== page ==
the slow death of liberal england;
As part of my job as a journalist, I subscribe to and read a lot of news sources. These range from corporate, legal and governmental to straightforward news. As you would expect plenty of this is pretty tedious, but as you will doubtless see most mornings if you follow me on Twitter having the time to keep up to date with what’s going on in the world is often interesting, entertaining and informative.
It doesn’t matter whether you take much of an interest in celebrity culture or not: if you’re reading this, you’ll be aware that the heir to the throne is to marry his university sweetheart later this month. Hey, good for him. It’s always nice when people fall in love, at least for the two people involved. Personally I’m just pleased he held off until 2011: as he is a mere twelve days younger than me, although you couldn’t tell from his thinning hair, Prince William’s personal milestones have tended to overshadow mine in the national press. Whatevs bitch, I bet you never wore fairy wings on your 21st. Anyway, the increasingly tabloid tactics of the national press have seen a swathe of utterly pointless stories, at least one a day for the past couple of weeks. Gasp! William’s not going to wear a wedding ring! Sigh! Kate can’t decide whether to wear her hair up, or down! And don’t get me started about the Wills-and-Kate-themed confections my favourite cupcake blogs have been digging up for my delectation and, okay, derision. It’s enough to put me off baked goods
for life until all this is over until lunchtime.
It’s become a bit of a morning game for me – what’s the most ridiculous non-story I can find to sneer over with my colleague today? I don’t mind if that’s what people want to read, and therefore what the papers want to write about. I might not understand it, but there are plenty of things I don’t understand – why hipster kids want to mock some thirteen-year-old who recorded a song that clearly wasn’t aimed at people like us, or why more people don’t see My Big Fat Gypsy Wedding as a steaming racist crock of shit. Plus I had my own magazine once and I understand how difficult it can be to fill space (although online media really doesn’t have this excuse). You’ve got to pander to the advertisers, cash in on the national mood. Which depends on your definition of ‘national’ though, I suppose – while the English and, if the blogs are to be believed, Americans might be hyperventilating over the prospect of tantrums and tiaras, north of the border we’ve always had a much more pragmatic outlook.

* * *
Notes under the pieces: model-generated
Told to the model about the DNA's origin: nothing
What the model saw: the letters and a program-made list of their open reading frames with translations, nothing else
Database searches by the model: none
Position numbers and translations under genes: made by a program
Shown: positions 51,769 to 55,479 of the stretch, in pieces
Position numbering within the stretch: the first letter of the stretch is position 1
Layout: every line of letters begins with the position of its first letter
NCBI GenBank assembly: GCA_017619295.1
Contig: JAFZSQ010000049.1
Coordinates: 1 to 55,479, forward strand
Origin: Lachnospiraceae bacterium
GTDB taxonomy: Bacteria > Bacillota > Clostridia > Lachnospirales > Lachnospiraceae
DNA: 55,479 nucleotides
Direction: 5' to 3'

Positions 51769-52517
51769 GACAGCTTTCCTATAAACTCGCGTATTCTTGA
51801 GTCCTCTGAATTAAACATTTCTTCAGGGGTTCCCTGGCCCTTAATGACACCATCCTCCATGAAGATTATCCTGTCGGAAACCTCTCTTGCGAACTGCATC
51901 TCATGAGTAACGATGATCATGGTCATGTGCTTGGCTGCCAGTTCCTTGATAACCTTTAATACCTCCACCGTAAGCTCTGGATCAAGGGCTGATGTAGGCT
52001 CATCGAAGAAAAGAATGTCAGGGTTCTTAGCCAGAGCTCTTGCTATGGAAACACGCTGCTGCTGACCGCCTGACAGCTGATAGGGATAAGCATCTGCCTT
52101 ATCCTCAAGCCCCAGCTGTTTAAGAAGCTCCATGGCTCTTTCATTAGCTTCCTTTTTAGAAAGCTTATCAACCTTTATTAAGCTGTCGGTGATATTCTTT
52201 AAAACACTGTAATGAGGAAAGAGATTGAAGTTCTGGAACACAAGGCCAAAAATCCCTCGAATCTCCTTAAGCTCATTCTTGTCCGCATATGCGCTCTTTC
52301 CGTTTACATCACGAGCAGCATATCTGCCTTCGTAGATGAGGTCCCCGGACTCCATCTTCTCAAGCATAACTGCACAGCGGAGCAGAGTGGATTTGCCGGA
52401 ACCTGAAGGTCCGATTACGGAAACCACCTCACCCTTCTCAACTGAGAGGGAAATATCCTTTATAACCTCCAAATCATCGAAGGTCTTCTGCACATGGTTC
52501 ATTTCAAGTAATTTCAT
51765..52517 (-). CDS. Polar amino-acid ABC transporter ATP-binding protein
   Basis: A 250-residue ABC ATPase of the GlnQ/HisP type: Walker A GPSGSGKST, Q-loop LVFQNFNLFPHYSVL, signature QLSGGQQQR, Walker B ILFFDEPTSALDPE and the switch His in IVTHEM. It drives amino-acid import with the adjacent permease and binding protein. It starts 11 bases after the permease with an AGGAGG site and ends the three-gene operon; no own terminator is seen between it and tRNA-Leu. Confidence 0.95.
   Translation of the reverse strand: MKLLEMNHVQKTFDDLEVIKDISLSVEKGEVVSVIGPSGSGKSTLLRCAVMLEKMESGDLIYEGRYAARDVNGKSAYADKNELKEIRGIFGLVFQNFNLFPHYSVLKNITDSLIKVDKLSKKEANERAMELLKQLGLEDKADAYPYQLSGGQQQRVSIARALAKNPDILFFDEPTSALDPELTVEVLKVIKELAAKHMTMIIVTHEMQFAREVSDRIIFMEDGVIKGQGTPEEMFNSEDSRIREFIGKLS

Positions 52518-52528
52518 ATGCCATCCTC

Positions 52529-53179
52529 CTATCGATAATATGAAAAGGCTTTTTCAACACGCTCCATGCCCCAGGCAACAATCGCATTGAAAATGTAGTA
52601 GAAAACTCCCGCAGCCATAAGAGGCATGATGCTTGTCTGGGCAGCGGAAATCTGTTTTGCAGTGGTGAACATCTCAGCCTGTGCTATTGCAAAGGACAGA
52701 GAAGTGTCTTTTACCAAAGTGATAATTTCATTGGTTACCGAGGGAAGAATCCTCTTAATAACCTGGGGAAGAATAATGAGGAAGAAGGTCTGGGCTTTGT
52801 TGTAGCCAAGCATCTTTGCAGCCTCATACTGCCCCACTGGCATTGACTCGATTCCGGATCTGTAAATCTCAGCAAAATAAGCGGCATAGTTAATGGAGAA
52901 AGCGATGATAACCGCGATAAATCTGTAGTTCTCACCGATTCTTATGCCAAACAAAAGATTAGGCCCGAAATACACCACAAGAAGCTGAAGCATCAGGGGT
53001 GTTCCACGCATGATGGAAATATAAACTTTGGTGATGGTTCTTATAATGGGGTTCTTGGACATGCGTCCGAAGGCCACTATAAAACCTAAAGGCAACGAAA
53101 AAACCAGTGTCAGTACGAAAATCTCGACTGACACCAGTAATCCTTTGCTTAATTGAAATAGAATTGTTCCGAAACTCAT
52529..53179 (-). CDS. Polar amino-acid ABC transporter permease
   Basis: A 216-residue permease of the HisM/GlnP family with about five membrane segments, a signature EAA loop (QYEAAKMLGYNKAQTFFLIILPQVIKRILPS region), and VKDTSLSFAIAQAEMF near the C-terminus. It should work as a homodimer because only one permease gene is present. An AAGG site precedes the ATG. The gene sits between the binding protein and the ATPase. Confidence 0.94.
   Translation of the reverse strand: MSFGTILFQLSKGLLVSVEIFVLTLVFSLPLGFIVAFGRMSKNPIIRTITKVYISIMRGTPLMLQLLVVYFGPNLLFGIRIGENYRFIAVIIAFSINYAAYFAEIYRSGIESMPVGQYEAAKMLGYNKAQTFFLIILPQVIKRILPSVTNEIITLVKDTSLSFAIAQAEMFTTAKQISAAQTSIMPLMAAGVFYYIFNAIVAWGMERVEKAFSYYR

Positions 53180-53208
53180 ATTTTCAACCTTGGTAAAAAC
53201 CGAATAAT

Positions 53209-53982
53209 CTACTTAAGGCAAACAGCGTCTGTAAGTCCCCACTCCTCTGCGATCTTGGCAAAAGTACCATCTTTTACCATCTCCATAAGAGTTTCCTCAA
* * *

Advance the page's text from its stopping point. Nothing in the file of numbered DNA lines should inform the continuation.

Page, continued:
Anyway. Yesterday I came across a press release from the Met Office, the UK’s national weather service, which made me giggle. ROYAL WEDDING WEATHER! it proclaimed, before going on to admit that:
Although it is currently too early to provide a detailed forecast for the day itself, the Met Office has taken a look back at historical data for the 29 April and previous Royal Wedding days.
So. Public body churns out news release which does not actually contain news. This is not of itself a bad thing. I have worked in marketing. This is what marketing departments do: hone in on the zeitgeist, find an angle on which to generate some good publicity for the company, churn out a cheesily-worded document which will then be promptly ignored by any news outlet worth its salt.
Here is the general rule: if your release does not contain news or new information, it is not a news story for a reputable news source.
Unless, evidently, you are the BBC.
I am a staunch defender of our public service broadcaster, but if this is what I pay my license fee for then I don’t know what else to say.
Call it an overreaction, but as somebody with personal experience of what a struggle it is to find a job in this industry I feel cheated and nauseated.
ETA: Oh, okay, music blog angle: have some Emmy the Great, with new song “Mistress England”.